STAR WARS Episode I Racer is a classic game, and if you’re reading this review, there’s a fair chance you played it on the Nintendo 64. I own the Dreamcast version myself, but I couldn’t turn down the opportunity to play this game in handheld mode on the Nintendo Switch. Star Wars: Episode I – The Phantom Menace is the basis for this game, a movie I’ll defend any day. I’ll also defend this port, even if it doesn’t rise above adequate.

See, this game is selling for only $14.99, a fraction of what you would have spent to play it on Nintendo hardware in the summer of ’99. It’s still as fast as ever, and it’s still an entertaining racer, even more so if you’re a Star Wars fan, naturally. The great music remains as well, and it’s more abundant (and louder) than ever.

The significant new addition to this Switch port of Episode 1 Racer is motion controls. But there’s evidently been an issue, as they were not working at launch. As this review was going to print an update has supposedly addressed this, but it’s a real shame it wasn’t right out of the box, as it were. Even if I didn’t end up practicing enough to master them, I imagine movement success would make me feel like The Force was with me.

At least the traditional controls are tight, (as long as you aren’t suffering from Joy-Con drift). You can remap them if you like; there are “Classic” controls and even those mapped to single Joy-Con use. HD Rumble gives you a smidge of a tickle with every crash, and eventually, you’ll be feeling lots of them on the later tracks.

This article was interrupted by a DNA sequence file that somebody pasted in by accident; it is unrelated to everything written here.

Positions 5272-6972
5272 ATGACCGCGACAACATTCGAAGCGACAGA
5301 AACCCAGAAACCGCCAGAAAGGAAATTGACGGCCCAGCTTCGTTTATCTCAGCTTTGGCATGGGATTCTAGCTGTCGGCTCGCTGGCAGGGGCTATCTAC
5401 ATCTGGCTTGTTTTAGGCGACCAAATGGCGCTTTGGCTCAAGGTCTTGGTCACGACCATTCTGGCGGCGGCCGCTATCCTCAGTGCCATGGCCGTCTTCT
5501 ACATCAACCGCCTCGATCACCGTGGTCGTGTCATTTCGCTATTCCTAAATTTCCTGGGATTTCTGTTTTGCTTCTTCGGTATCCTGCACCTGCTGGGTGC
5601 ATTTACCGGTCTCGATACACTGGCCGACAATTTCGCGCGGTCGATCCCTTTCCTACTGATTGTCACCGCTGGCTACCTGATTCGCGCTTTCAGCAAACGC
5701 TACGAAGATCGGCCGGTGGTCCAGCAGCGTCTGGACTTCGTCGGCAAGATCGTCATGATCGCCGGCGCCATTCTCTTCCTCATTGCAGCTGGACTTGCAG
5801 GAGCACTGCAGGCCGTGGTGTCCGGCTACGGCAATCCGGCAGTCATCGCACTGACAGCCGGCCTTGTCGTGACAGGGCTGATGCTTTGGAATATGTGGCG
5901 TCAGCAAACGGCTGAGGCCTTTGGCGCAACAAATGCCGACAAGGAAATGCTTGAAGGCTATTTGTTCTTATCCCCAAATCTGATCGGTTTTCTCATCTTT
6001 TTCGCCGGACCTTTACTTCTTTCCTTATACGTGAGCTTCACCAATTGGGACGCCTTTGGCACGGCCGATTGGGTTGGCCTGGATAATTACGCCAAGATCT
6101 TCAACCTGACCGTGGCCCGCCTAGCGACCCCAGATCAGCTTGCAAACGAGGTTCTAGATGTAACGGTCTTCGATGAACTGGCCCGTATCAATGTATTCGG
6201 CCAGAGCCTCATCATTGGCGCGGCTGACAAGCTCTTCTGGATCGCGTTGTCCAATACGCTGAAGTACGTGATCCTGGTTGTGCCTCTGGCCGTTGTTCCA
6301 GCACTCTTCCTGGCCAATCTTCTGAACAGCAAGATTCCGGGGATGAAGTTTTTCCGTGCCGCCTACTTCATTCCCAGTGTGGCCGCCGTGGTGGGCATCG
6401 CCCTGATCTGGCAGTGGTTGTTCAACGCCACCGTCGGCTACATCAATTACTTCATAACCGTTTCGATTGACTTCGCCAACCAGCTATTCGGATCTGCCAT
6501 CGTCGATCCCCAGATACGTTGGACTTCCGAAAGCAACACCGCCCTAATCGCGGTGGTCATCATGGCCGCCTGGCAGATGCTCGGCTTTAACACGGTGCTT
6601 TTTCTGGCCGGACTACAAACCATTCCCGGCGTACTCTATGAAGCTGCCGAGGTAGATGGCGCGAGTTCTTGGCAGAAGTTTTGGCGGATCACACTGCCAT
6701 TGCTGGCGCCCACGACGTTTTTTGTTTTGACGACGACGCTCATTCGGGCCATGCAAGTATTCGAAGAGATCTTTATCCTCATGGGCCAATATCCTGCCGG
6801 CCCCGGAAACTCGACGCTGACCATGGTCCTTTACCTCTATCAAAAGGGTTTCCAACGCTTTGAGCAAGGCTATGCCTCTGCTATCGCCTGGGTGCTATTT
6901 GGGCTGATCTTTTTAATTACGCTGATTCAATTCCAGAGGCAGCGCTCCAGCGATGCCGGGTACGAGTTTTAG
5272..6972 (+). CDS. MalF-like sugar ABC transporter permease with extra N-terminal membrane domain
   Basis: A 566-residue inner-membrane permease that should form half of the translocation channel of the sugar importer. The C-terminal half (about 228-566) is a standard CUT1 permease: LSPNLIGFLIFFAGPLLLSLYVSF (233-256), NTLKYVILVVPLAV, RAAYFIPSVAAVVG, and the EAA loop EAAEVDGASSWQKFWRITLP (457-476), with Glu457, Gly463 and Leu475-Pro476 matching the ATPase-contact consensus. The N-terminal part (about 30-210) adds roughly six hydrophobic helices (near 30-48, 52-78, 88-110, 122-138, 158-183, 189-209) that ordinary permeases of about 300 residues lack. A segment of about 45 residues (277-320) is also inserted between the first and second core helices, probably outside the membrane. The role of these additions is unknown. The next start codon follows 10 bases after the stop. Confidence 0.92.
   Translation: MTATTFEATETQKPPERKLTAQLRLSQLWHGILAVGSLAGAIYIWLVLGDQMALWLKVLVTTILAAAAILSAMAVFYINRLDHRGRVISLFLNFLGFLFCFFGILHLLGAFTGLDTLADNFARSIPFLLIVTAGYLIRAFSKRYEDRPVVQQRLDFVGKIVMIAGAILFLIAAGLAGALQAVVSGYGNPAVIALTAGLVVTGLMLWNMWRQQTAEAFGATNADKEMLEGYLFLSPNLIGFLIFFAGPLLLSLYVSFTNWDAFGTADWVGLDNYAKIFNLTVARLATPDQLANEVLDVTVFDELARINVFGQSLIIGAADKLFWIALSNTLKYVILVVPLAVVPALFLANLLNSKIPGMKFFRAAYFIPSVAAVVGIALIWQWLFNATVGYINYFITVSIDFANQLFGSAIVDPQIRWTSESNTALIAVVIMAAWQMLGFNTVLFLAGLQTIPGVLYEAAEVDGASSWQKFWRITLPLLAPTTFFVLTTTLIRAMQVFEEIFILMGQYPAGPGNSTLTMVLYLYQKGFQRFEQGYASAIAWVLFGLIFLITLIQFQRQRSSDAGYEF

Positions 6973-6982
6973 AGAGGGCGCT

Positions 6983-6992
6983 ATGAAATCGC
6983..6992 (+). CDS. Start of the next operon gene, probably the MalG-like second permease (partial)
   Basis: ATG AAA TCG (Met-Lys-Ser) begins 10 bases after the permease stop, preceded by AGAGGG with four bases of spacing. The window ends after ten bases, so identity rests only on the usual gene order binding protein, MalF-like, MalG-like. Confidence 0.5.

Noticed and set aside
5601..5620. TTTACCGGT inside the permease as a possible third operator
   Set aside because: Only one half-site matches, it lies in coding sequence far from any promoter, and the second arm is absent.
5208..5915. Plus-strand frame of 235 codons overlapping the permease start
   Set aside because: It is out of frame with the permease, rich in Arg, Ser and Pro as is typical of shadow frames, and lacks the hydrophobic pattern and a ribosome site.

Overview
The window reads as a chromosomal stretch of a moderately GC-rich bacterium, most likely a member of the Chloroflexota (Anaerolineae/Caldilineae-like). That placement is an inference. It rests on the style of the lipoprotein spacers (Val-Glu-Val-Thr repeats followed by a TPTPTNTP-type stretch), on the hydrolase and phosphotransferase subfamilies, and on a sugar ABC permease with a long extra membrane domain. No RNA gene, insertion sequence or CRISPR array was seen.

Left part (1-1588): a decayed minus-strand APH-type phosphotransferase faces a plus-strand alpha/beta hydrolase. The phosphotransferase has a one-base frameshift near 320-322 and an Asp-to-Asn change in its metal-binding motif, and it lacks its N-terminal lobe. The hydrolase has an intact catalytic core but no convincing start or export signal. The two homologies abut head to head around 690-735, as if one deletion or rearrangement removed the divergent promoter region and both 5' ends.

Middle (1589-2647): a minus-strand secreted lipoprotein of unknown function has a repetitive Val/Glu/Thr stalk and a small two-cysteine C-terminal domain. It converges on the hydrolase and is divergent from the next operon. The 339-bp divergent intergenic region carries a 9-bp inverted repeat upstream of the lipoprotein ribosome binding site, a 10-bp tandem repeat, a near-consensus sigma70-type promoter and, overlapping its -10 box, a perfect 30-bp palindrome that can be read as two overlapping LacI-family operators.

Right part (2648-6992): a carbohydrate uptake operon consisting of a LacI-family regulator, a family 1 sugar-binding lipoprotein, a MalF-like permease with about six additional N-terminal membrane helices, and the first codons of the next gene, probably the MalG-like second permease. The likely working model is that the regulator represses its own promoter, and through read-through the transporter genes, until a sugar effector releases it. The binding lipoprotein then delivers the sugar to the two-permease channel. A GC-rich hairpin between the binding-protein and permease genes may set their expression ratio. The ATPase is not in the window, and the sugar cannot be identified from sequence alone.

That said, this game starts with almost no difficulty—far too easy, in truth. However, after placing first on several tracks, you’ll likely be stunned when your competition blitzes you! The ramp in the challenge isn’t gradual, but more a spike. Upgrades will need to be looked at to make these formidable races manageable. Free Play practice is always an option, as well as Time Attack with the clock as your only opponent.

Everything runs smoothly during the actual racing, especially impressive considering the speeds being traveled at by so many. Not all of the little cinematics that introduce each track run as smoothly, unfortunately, but they still add some flavor to the proceedings.

Two-player split-screen is still included for head-to-head races. But, given the computer versions supported up to eight, that’s a bit of a bummer. There are no online leaderboards either, just your best lap (and three-laps) on each course. One of the key selling points of the Dreamcast port was uploading your high scores. Again, this port is content with adequacy, not aiming higher. It’s the minimum, but the classics can get away with it.

This port is certainly nothing to write home about, but the core game is a classic, priced at just $14.99. Nostalgia, and the ability to play in handheld mode, are enough to recommend STAR WARS Episode I Racer on the Nintendo Switch eShop to fans.